Asian rhinoplasty

Plastic surgeons in China evaluate the efficacy of Teflon implants for augmenting the nasal bridge and tip in Asian rhinoplasty.

Rhinoplasty is defined as a surgical procedure to cosmetically alter the nose, but as any plastic surgeon can tell you, not all patients are the same.  For example, those of Asian descent may have desires for their nose that can be very different from Caucasian patients.

The differences of the Asian nose are evident; a smaller amount of bone and cartilage means that the nasal profile is much lower and flatter. The thicker amount of skin over the tip also gives it a blunter appearance. These are the most commonly requested revisions in Asian rhinoplasty—increasing the profile and defining the tip.

As the nose is already deficient in cartilage, surgeons take these from other areas of the body, with the most common sources being the ears or the ribcage.  This limits the amount that can be obtained, and patients may baulk at the increased number of incisions.

An alternative is to use alloplastic materials made from inert substances like silicone or polytetraflourene (Teflon). Nasal implants can be fashioned to produce the augmentation without any foreign body reactions. However, the projecting tip of the implant can cause the skin over the nose to thin out—extrusion of the implant has been known to occur, much to the distress of both patient and surgeon.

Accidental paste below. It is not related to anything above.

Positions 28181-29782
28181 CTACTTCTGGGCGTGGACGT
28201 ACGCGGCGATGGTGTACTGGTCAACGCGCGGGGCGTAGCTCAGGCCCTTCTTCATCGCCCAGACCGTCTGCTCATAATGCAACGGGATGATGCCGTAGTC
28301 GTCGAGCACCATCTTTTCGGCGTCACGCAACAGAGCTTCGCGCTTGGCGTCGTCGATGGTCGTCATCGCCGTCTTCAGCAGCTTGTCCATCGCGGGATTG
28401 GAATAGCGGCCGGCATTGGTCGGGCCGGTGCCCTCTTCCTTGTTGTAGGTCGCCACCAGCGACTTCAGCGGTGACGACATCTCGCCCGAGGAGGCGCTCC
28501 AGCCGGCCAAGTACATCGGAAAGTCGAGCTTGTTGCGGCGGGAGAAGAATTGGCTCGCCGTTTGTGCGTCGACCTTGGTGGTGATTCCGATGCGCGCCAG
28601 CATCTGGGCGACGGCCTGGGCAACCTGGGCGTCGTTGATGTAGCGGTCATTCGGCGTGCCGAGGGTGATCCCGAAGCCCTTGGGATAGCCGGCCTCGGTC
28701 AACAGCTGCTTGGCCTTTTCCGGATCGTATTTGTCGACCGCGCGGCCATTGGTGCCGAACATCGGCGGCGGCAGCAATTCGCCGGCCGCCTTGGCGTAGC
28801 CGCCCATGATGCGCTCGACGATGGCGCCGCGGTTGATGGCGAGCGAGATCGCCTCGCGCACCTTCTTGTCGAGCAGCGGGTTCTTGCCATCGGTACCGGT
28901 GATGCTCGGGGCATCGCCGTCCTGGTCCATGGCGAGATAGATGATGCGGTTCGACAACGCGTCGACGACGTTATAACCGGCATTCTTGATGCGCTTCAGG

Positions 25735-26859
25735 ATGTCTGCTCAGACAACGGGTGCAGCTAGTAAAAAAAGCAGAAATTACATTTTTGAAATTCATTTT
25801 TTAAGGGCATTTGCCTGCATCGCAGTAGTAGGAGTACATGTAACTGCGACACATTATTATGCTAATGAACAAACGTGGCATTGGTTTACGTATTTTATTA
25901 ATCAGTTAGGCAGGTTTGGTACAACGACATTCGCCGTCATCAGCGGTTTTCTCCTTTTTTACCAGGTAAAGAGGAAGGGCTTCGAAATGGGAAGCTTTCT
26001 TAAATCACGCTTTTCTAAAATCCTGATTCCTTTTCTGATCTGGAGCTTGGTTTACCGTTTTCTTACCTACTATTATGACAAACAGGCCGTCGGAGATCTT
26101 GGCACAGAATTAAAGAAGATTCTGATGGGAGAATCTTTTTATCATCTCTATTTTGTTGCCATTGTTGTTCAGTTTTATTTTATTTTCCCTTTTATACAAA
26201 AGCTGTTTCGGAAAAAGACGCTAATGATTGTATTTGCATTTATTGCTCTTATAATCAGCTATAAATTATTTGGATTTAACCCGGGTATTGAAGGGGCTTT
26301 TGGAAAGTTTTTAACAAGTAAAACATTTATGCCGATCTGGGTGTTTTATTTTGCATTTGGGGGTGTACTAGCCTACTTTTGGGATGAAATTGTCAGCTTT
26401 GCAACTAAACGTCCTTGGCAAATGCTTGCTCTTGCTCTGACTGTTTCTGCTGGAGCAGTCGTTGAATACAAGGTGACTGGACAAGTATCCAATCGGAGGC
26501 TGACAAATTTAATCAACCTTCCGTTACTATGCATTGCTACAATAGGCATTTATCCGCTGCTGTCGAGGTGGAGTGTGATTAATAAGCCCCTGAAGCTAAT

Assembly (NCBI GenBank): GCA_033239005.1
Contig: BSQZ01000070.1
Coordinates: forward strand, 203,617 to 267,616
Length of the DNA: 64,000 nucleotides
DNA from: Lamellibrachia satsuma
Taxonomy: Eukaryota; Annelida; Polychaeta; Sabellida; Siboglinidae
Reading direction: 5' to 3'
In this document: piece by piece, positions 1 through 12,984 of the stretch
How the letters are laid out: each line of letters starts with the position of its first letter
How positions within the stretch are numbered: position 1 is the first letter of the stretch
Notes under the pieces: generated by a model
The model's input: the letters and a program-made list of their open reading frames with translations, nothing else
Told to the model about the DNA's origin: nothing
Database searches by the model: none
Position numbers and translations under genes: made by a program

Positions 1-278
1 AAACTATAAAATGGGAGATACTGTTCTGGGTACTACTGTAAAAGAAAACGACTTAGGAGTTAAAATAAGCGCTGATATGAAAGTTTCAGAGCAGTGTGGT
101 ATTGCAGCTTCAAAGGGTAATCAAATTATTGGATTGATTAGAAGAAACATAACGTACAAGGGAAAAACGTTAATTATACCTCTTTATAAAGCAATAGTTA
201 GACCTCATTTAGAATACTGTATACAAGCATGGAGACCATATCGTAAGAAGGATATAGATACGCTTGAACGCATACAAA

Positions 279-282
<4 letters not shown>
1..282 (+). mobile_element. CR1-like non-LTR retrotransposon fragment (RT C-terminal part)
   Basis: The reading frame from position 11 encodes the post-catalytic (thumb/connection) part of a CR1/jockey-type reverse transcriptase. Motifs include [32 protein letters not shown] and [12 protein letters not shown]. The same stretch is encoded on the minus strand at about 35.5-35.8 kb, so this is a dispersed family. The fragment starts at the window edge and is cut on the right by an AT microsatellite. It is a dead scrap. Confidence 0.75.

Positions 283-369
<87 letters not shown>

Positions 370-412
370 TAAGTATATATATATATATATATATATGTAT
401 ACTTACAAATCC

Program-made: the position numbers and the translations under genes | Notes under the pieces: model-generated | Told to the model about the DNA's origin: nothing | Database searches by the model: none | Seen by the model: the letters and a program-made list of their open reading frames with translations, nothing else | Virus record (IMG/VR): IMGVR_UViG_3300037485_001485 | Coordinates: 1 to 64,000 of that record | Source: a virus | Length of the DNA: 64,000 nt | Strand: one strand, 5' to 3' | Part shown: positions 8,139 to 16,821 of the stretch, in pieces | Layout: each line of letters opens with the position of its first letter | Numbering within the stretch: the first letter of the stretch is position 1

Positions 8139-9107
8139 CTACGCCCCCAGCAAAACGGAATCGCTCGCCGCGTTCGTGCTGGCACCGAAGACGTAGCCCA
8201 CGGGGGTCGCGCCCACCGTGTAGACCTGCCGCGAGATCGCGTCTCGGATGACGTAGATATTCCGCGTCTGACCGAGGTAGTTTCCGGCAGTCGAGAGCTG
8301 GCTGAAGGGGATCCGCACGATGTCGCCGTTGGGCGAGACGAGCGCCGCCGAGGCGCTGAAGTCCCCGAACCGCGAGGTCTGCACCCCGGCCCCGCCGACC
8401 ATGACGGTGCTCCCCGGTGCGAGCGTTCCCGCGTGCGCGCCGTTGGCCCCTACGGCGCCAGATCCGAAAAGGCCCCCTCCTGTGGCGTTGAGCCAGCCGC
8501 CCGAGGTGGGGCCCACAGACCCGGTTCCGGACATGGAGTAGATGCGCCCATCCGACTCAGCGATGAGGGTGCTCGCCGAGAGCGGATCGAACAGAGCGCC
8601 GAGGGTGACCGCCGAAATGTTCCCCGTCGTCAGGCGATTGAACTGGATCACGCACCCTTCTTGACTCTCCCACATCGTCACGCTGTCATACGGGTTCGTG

Surgeons attempt to prevent this complication by placing ear cartilage over the projecting tip of the implant, essentially creating a shield between the implant and the soft tissue of the nose. However, since this may go back to the patient’s aversion for more incisions, doctors are looking to see if this extra manoeuvre is really needed.

In the February 2018 edition of JAMA Facial Plastic Surgery, Chinese plastic surgeons published a study on the use of Teflon implants and the value of adding cartilage grafts.  A total of 129 patients seeking a rhinoplasty were randomized into two groups, one receiving Teflon implants with the cartilage shield graft and the variable group with just the implant alone.

From their results, the surgeons concluded that outcomes were similar. Cosmetic results were comparable for both groups, and perhaps more importantly, no implant infections or extrusions were noted.  The study also implies that the complications seen in these implants may be less a function of the material used but more attributable to operative technique.  That simply validates the credo of choosing the right surgeon for the right procedure.

Written by Jay Martin, M.D.

Reference: Gu, et al. “Safety and Efficacy of Cosmetic Augmentation of the Nasal Tip and Nasal Dorsum with Expanded Polytetrafluoroethylene:  A Randomized Clinical Trial.” JAMA Facial Plastic Surgery February 2018. Doi:  10.1001/jamafacial.2017.2423.

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